From the keynote address by the prime minister of Jamaica at Stanford University's Conference on International Business in Developing Countries.m Jamaica is now particularly interested in the investor who is a practicing businessman wishing to carry out a project himself, or operate one under his direct supervision, and who comes to us with the know-how, the markets, and some capital: we will provide the rest of the capital, the manpower and the required land or shelter.
This is the fast-track route to investment that we need most at this time because it is likely to pay the quickest dividends and bring us immediate contact with production, marketing and earnings. It eliminates the long decisionmaking process, the studies and production tryouts that are necessary when large-scale investors of capital need a preview of success.
Of course you may say one who comes in easily may go out as easily. This is true, and safeguards must be established - such as opportunities for technological spinoffs in the host country and joint-venture relationships.
There are other opportunities and possibilities for partnerships with foreign business - for example, where the host country has the expertise but lacks access to the market or the ability to penetrate it successfully.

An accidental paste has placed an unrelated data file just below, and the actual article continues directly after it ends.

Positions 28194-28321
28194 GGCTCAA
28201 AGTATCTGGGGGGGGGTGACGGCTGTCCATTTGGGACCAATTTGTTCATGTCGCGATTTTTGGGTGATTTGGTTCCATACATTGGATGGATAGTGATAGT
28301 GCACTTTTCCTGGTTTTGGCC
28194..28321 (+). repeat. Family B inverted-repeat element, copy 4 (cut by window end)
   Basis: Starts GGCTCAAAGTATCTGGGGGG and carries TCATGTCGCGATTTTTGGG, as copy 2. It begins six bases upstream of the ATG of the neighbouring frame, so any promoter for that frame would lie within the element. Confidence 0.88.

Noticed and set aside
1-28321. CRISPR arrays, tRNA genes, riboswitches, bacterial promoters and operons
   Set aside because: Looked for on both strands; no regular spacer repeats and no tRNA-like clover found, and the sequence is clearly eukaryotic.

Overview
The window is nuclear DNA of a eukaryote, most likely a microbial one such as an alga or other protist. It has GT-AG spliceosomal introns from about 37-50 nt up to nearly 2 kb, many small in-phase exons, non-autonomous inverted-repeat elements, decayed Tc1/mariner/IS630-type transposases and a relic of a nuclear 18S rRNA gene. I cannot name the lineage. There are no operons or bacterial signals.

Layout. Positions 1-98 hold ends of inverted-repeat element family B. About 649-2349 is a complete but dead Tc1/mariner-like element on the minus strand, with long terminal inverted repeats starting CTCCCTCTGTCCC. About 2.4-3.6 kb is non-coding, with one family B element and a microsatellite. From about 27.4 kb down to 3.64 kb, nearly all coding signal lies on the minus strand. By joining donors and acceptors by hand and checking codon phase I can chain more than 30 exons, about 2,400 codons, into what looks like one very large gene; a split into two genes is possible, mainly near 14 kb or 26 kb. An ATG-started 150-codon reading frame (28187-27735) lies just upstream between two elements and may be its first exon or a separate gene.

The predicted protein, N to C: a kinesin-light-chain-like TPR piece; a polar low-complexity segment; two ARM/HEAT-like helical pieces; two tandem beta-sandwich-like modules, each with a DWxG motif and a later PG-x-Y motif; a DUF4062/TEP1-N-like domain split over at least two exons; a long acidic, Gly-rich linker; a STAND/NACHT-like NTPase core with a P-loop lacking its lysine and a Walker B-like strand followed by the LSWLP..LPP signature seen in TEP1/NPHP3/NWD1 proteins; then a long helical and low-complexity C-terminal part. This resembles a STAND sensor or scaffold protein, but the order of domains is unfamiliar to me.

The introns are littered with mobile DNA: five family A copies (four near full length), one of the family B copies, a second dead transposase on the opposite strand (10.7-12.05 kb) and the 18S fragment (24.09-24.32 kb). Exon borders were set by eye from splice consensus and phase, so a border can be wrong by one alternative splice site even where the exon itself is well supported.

We have learned that it does not make sense for us to start from scratch or to try to go it alone in these cases, but either to engage the expertise from within the market or to work out joint ventures with corporations who can develop a marketing structure for your product.
If the image of the Caribbean in the past was that its business was mainly pleasure, it is certainly time now to change that perception. The business of the Caribbean, like that of America, is business.
We have just introduced measures that will liberate the manufacturing and export sectors from licensing constraints, expand the pool of foreign exchange available to purchase raw materials and capital goods, and handsomely increase incentives for the local exporter.
With these measures in place we are targeting to build on last year's 3 percent growth in manufacturing with a 5 percent growth of the sector this year, and an overall 3 percent growth of the economy, assuming that the international recession does not provide unforeseen shocks.
Where there is no divergence of objectives at the bottom line between a host country and guest business, as is the case with Jamaica, you have the prerequisites for harmony in whatever areas of difference may arise in the relationship.
There are naturally circumstances in which the interestsm of an international corporate business and those of a developing country may diverge. I only wish to say that we have found that differences are seldom entrenched and yield to amicable and constructive solutions in almost every case. This is so for the very simple reason that any international business that succeeds, or that wishes to succeed in a developing country, must be a good corporate citizen of that country and consequently seek, in its own planning, to harmonize its own objectives to those of its host.
Our experience has shown that even in wrong times, the right policies, the right will, and the right partners can achieve the right results.